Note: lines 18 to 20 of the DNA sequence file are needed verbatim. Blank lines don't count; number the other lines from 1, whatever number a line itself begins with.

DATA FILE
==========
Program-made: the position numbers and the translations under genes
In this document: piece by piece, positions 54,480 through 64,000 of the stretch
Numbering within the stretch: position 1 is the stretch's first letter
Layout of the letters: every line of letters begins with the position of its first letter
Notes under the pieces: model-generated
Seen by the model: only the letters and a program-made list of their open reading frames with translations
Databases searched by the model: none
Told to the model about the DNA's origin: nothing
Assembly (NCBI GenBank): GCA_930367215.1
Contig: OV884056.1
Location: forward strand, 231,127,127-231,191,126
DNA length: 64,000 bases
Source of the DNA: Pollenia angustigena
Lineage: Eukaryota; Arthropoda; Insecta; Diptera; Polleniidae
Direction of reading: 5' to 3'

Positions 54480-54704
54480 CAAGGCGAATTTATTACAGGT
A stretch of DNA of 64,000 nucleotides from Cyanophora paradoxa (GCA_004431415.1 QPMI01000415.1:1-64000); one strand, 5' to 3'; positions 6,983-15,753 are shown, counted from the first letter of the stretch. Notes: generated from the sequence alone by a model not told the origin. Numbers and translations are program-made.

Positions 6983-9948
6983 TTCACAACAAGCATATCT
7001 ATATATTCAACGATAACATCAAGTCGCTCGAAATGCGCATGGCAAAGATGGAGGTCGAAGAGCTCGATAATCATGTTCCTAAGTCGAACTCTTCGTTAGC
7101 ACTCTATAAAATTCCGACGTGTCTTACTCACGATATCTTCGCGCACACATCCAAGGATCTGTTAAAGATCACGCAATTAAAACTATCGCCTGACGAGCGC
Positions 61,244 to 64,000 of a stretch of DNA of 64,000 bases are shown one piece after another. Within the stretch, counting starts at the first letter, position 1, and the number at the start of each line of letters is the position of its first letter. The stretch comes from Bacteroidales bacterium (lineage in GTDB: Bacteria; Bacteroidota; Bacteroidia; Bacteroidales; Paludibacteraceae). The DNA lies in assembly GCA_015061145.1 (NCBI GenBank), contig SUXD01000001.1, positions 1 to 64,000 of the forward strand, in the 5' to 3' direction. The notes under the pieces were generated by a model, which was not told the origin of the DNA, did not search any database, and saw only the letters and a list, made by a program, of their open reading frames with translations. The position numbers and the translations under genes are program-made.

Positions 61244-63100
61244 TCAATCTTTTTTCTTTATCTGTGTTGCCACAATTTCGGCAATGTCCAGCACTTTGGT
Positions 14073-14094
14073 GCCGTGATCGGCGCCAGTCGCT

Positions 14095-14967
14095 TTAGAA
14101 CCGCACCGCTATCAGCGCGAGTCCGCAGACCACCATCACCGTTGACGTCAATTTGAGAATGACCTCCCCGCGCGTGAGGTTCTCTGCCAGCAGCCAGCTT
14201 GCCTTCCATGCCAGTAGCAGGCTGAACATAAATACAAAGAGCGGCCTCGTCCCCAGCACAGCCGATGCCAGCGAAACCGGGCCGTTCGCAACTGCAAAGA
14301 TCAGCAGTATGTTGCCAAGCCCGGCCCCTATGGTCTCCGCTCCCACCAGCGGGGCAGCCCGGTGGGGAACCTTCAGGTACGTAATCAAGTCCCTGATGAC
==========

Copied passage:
A stretch of DNA of 64,000 nucleotides from Cyanophora paradoxa (GCA_004431415.1 QPMI01000415.1:1-64000); one strand, 5' to 3'; positions 6,983-15,753 are shown, counted from the first letter of the stretch. Notes: generated from the sequence alone by a model not told the origin. Numbers and translations are program-made.

Positions 6983-9948
6983 TTCACAACAAGCATATCT